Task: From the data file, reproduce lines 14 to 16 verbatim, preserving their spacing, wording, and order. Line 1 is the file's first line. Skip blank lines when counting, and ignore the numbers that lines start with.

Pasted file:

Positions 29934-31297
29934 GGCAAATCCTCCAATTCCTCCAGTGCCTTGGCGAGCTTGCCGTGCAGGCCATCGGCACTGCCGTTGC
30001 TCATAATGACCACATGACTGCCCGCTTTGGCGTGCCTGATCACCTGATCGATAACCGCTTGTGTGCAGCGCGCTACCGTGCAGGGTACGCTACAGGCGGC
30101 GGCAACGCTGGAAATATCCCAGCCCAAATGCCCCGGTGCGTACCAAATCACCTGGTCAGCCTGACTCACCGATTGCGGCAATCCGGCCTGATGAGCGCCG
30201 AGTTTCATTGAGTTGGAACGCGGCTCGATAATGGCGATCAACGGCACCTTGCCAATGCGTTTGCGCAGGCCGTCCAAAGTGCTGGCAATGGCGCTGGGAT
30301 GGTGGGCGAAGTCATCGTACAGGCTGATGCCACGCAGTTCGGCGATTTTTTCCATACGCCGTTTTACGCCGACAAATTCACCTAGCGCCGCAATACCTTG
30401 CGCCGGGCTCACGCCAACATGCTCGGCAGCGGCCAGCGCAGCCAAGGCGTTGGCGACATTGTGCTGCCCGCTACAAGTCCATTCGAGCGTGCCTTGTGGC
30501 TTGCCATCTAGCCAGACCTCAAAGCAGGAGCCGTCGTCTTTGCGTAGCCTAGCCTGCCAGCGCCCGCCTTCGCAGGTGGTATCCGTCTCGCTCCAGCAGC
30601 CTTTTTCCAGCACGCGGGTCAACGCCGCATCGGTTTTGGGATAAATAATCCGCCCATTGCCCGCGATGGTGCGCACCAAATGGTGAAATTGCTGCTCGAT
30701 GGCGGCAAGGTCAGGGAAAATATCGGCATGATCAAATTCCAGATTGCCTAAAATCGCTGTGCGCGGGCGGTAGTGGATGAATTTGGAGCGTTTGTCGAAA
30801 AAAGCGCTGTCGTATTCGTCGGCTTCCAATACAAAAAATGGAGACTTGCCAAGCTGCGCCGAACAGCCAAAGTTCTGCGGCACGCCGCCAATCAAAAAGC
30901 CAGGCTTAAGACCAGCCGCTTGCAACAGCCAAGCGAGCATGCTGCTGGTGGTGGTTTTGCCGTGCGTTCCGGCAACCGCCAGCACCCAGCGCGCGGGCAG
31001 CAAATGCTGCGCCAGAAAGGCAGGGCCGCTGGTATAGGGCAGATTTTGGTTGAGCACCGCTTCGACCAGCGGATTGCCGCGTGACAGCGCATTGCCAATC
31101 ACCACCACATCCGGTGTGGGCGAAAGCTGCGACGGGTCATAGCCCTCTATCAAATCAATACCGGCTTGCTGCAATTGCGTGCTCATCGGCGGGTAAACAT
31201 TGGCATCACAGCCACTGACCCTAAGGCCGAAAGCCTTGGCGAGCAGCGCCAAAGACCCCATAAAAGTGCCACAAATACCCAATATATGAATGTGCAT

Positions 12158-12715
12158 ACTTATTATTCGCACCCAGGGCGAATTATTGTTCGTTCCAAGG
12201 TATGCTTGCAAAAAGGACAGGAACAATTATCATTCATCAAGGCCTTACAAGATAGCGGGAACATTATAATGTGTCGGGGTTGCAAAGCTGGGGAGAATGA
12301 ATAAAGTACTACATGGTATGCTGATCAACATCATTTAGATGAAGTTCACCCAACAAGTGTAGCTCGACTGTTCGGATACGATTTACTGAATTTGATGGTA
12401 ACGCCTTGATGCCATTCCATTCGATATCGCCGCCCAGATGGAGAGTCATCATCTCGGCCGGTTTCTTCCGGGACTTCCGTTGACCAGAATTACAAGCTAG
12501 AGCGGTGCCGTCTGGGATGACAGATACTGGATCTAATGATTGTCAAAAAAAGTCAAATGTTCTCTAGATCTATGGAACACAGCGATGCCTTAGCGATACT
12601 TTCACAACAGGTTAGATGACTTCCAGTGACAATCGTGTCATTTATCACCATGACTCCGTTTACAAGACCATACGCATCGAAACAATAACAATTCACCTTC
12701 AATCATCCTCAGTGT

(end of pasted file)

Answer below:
31101 ACCACCACATCCGGTGTGGGCGAAAGCTGCGACGGGTCATAGCCCTCTATCAAATCAATACCGGCTTGCTGCAATTGCGTGCTCATCGGCGGGTAAACAT
31201 TGGCATCACAGCCACTGACCCTAAGGCCGAAAGCCTTGGCGAGCAGCGCCAAAGACCCCATAAAAGTGCCACAAATACCCAATATATGAATGTGCAT

Positions 12158-12715